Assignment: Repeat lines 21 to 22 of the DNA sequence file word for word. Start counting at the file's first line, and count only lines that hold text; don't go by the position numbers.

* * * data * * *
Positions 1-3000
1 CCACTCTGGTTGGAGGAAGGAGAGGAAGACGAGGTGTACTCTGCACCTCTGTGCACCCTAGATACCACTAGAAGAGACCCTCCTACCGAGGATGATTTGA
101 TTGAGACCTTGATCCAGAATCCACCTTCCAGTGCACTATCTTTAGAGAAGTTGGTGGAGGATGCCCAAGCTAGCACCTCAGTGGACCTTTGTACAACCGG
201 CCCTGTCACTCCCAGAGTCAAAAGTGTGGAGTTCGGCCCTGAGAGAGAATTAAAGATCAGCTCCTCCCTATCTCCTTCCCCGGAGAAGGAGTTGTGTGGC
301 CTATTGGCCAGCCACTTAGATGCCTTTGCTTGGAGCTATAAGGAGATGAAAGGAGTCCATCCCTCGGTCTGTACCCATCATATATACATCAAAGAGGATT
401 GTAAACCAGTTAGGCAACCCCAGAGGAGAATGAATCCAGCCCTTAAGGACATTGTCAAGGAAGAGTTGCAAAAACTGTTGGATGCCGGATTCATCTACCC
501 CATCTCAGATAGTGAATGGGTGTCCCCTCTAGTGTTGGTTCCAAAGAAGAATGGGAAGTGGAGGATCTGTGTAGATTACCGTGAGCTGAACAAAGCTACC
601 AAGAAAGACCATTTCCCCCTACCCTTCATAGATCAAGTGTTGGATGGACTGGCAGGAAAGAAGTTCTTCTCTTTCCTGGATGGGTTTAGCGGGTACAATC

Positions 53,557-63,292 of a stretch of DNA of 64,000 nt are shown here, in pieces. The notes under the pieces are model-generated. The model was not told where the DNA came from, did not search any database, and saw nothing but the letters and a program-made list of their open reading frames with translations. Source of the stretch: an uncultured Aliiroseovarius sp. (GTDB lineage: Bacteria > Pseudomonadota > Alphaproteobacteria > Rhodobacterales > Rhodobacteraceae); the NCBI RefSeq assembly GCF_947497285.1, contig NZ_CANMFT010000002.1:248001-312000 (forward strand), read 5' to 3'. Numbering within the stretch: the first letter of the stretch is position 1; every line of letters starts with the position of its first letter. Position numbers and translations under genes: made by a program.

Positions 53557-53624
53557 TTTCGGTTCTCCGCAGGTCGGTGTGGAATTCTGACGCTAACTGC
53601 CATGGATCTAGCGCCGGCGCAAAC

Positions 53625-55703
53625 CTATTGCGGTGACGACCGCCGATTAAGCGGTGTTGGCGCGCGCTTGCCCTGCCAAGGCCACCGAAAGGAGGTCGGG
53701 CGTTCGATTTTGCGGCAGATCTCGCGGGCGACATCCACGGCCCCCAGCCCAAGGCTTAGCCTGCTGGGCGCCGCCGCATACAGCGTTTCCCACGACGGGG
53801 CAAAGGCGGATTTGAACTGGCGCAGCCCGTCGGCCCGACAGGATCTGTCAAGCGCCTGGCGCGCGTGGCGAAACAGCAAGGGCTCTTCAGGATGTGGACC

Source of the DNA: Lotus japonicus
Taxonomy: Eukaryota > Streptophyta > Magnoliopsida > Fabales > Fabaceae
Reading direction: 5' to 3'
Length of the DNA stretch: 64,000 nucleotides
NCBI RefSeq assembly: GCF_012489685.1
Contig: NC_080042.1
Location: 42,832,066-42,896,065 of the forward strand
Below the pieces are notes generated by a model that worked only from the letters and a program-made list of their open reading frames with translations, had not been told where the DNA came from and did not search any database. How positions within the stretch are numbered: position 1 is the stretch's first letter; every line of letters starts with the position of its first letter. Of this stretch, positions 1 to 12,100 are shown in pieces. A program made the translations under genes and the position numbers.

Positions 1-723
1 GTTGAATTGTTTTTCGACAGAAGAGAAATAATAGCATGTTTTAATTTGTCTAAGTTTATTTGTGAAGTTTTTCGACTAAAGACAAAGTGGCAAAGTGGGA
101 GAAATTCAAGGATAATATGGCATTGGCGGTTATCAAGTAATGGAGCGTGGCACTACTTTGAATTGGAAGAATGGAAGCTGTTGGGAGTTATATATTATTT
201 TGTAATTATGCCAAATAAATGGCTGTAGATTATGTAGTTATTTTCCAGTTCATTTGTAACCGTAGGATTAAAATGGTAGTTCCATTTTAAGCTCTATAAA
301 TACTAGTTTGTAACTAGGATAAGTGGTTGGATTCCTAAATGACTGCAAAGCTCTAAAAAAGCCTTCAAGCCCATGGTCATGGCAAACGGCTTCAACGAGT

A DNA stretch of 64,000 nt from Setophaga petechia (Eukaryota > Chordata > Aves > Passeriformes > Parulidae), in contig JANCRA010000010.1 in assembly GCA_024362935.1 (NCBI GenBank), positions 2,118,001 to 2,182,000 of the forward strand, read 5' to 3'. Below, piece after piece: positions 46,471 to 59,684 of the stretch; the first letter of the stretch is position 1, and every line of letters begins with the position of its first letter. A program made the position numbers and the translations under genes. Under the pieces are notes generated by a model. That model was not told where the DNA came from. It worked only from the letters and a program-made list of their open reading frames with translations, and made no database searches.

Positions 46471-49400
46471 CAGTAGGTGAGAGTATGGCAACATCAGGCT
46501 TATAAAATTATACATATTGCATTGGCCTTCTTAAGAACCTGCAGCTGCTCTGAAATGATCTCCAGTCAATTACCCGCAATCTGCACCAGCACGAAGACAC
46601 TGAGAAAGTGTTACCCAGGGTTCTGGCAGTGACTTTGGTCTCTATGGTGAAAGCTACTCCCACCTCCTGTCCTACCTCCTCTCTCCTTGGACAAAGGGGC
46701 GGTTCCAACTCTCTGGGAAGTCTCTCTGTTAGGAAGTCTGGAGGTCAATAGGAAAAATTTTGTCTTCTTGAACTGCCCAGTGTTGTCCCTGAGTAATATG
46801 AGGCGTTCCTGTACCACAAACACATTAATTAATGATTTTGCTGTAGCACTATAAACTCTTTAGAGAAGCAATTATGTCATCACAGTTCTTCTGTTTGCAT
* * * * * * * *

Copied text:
NCBI RefSeq assembly: GCF_012489685.1
Contig: NC_080042.1